If any of the terms used in this answer do not make sense and you cannot find a suitable reference online, please post another comment and I can update this answer.

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    $\begingroup$ I think the Bellman equation is key here to OP's understanding - it adds the fact that you can learn a useful function using only a small part of the trajectory. Add in the need for iid data for a neural network, and that can becomes a should . $\endgroup$ Oct 16, 2023 at 7:31
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    $\begingroup$ My suggestion is based on the OP wanting to know why sampling randomly from the "memory buffer" (replay memory) is effective. This seems the strongest theme in their question. To me, the most salient points are as per my first comment. Namely that the Bellman equation links data from $t$ and $t+1$ time steps and needs no other data from any trajectory, and that neural networks prefer iid data which is not correlated (as it would be if you trained strictly in sequence) $\endgroup$ Oct 16, 2023 at 19:21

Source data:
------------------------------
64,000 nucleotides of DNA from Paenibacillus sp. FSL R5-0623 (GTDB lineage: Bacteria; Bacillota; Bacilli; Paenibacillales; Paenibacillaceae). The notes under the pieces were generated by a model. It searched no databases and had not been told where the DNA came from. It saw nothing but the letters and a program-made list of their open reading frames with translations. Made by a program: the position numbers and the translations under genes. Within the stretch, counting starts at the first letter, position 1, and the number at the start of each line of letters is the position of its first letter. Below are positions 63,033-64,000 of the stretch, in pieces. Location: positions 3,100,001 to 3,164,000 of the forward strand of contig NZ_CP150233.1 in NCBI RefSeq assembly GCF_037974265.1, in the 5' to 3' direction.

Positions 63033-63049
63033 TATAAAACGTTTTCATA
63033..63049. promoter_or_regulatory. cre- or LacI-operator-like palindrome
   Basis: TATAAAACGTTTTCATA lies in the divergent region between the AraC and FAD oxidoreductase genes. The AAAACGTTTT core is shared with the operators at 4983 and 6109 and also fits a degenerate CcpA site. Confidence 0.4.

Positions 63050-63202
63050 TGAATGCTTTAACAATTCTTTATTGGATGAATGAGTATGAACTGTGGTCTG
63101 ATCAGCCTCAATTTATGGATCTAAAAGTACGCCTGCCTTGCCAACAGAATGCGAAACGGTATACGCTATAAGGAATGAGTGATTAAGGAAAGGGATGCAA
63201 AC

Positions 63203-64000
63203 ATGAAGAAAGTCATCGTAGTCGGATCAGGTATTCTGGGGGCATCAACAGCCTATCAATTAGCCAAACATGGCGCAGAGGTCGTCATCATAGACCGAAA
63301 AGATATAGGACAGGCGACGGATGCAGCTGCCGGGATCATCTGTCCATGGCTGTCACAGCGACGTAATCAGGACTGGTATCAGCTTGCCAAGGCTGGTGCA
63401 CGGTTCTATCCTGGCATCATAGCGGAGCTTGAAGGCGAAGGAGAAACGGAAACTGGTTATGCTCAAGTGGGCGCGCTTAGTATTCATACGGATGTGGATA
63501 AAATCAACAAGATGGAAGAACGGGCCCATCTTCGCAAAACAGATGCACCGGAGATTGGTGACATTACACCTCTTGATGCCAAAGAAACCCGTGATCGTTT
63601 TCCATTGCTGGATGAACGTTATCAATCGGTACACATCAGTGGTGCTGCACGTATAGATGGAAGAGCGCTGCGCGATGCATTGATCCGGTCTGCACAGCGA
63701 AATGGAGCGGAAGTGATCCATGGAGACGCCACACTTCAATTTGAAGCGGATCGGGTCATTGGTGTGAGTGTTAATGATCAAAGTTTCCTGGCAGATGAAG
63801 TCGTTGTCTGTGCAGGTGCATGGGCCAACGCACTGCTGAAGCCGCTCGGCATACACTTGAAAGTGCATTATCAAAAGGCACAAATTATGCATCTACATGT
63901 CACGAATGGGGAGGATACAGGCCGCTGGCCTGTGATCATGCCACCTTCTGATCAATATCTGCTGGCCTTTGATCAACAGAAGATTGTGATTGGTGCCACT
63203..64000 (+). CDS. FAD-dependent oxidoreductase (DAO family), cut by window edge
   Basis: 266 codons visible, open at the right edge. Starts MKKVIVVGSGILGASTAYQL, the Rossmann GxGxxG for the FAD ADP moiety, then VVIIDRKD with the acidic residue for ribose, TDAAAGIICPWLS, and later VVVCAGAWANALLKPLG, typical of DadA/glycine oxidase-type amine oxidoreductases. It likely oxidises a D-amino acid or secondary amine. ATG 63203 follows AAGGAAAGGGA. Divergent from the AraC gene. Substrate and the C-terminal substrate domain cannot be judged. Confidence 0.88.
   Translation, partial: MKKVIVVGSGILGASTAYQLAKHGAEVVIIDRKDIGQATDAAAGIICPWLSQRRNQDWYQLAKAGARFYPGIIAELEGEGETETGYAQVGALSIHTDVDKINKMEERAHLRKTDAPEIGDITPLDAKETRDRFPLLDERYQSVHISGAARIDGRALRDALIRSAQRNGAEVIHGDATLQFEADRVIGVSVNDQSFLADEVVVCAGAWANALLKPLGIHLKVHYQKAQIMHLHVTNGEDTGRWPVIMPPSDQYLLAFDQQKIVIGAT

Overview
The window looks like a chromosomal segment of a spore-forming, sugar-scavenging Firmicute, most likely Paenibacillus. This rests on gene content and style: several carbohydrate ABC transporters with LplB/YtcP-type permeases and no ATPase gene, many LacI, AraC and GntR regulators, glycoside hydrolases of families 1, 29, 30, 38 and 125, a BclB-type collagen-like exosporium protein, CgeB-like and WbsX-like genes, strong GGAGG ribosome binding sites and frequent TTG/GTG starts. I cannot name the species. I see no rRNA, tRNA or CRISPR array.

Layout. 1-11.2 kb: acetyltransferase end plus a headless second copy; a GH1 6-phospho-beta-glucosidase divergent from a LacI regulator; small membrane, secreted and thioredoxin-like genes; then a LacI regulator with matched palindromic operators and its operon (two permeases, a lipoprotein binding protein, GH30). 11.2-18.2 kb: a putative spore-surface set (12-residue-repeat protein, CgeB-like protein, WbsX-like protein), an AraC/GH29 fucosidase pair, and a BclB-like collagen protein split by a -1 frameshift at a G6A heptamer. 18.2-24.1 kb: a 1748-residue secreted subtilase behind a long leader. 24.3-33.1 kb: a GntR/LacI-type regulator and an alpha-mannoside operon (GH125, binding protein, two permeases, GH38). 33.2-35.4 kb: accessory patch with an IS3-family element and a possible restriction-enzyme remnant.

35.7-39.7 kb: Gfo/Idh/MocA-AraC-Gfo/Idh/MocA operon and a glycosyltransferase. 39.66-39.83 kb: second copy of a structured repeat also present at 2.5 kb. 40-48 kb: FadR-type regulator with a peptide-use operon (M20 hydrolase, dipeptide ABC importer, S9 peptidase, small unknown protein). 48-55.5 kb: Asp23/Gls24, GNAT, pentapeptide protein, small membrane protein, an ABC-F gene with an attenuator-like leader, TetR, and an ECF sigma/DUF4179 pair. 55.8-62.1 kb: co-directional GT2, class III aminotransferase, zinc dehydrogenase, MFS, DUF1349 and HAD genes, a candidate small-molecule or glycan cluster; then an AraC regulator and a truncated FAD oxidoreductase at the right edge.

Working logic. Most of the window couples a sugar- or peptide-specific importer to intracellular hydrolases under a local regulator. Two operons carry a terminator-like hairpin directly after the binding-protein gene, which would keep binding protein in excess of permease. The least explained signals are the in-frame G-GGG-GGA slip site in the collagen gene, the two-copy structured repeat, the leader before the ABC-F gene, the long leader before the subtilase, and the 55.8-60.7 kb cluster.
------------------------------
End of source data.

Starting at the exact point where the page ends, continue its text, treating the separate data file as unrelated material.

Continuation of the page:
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    $\begingroup$ Generally, if there is already a good answer that I mostly agree with, then I prefer to offer a few things that IMO could help, instead of writing my own. It's still just my opinion, and it's your answer. If you don't think it improves things on balance, e.g. it over-complicates the answer, then there's no pressure. $\endgroup$ Oct 16, 2023 at 20:16
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    $\begingroup$ @Dave I'll try to incorporate the Bellman equation into my answer and make edits over the next day. In the meantime, if you would reduce the post to contain a single question, it would help me out. $\endgroup$
    – DeepQZero
    Oct 16, 2023 at 20:57
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    $\begingroup$ @DeepQZero I update the original question with more information. And asking only one question $\endgroup$
    – Dave
    Oct 17, 2023 at 14:09